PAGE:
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Good vibrations



Director Tanya Wexler takes a gently applied but satirically stimulating approach to <em><strong>Hysteria</strong></em>, which traces origin of the vibrator to the Victorian era and an attempt to invent a plug-in, rotating feather duster. Young Dr. Mortimer Granville (Hugh Dancy) is a progressive-minded physician who can’t hold down a job in London’s medical establishment due to his rejection of bleeding and Beekman’s cure-all pills. Fighting germs and infection is still too radical, but after finding many doors closed to him he is asked to lend a hand at the private women’s clinic of Dr. Robert Dalrymple (Jonathan Pryce).

Dr. Dalrymple has a cure all of his own. He treats a variety of women’s symptoms — unease, melancholia, frigidity and “hysteria” – by having his patients sit back on an examination table and coating his fingers with a natural oil before applying a rotating technique that keeps his patients coming back again and again. Dr. Granville takes to the technique immediately and quickly develops chronic cramps. He also takes to Dr. Dalrymple’s prim and proper daughter, Emma (Felicity Jones), while at the same time being intrigued by intense eldest daughter, Charlotte (Maggie Gyllenhaal), who is passionately dedicated to the helping the poor.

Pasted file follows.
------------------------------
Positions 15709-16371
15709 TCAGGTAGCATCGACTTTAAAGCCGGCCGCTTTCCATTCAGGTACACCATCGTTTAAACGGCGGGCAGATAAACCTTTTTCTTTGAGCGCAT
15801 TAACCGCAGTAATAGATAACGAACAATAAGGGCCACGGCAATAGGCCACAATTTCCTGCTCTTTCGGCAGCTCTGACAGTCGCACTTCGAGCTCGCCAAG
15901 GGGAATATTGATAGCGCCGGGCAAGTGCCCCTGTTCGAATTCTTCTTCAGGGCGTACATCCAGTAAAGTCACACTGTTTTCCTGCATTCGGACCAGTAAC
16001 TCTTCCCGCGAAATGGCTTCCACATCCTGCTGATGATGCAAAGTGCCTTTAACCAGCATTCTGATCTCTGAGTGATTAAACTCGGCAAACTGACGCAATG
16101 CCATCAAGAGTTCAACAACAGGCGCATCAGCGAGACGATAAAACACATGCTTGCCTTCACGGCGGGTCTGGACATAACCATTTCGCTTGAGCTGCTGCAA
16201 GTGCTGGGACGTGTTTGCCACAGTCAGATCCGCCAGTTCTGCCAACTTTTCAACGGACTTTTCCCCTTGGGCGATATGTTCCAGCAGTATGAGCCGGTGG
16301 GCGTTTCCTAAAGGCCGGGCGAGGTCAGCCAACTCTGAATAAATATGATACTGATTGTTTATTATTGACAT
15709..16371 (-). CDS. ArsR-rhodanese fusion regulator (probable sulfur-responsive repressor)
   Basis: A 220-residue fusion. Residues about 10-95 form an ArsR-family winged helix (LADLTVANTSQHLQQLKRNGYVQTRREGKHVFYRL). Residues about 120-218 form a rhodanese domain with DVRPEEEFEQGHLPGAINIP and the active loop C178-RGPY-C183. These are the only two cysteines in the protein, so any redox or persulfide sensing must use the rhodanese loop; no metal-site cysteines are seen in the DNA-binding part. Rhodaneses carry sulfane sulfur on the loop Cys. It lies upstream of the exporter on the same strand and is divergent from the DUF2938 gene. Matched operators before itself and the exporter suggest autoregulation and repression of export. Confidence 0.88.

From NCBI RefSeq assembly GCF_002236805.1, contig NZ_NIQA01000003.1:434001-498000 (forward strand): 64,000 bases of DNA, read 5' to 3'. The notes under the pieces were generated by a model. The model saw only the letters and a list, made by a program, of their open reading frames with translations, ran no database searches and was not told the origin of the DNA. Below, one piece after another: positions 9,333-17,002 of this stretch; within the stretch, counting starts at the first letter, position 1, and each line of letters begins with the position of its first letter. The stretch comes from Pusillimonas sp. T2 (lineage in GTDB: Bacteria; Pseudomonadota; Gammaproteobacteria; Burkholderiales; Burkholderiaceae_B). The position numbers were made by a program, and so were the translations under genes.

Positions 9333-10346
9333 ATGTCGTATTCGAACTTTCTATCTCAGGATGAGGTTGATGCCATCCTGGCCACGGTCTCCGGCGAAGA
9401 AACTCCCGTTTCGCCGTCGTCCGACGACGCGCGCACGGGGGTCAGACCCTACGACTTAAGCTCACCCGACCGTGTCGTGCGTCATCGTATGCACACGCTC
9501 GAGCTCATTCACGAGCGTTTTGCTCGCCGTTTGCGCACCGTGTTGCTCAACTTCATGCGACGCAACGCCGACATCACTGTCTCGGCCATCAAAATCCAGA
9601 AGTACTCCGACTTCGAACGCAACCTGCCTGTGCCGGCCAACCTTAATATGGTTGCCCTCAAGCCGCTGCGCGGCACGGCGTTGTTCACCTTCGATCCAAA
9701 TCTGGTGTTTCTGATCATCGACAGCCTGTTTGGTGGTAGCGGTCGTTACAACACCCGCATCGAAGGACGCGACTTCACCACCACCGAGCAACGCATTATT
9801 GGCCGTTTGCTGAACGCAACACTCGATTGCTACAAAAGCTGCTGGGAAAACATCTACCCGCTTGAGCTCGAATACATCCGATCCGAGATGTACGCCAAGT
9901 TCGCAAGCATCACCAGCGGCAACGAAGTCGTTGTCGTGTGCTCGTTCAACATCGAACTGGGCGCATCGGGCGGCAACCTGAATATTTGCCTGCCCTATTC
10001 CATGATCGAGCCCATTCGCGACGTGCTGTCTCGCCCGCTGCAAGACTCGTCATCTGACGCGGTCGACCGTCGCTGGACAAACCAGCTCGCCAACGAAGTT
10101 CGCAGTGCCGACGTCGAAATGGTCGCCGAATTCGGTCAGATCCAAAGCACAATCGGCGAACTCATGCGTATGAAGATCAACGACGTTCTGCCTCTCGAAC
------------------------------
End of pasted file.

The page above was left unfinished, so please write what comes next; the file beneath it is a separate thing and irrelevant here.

Meanwhile, Dr. Granville’s iconoclastic roommate, Edmund (Rupert Everett), who has been experimenting with electricity, comes up with an idea for a household appliance that makes a rotating motion similar to the Dalrymple technique. The young doctor sees it as a substitute for his sore hand, but just as it becomes a hit with the patients, Charlotte’s passion gets her in trouble with the legal system that could result in a permanent penalty Dr. Granville can’t fix. The plot point is a bit predictable, but doesn’t take away from the satisfaction of Wexler’s light touch and fine command of story, period and cast. MATT KELEMEN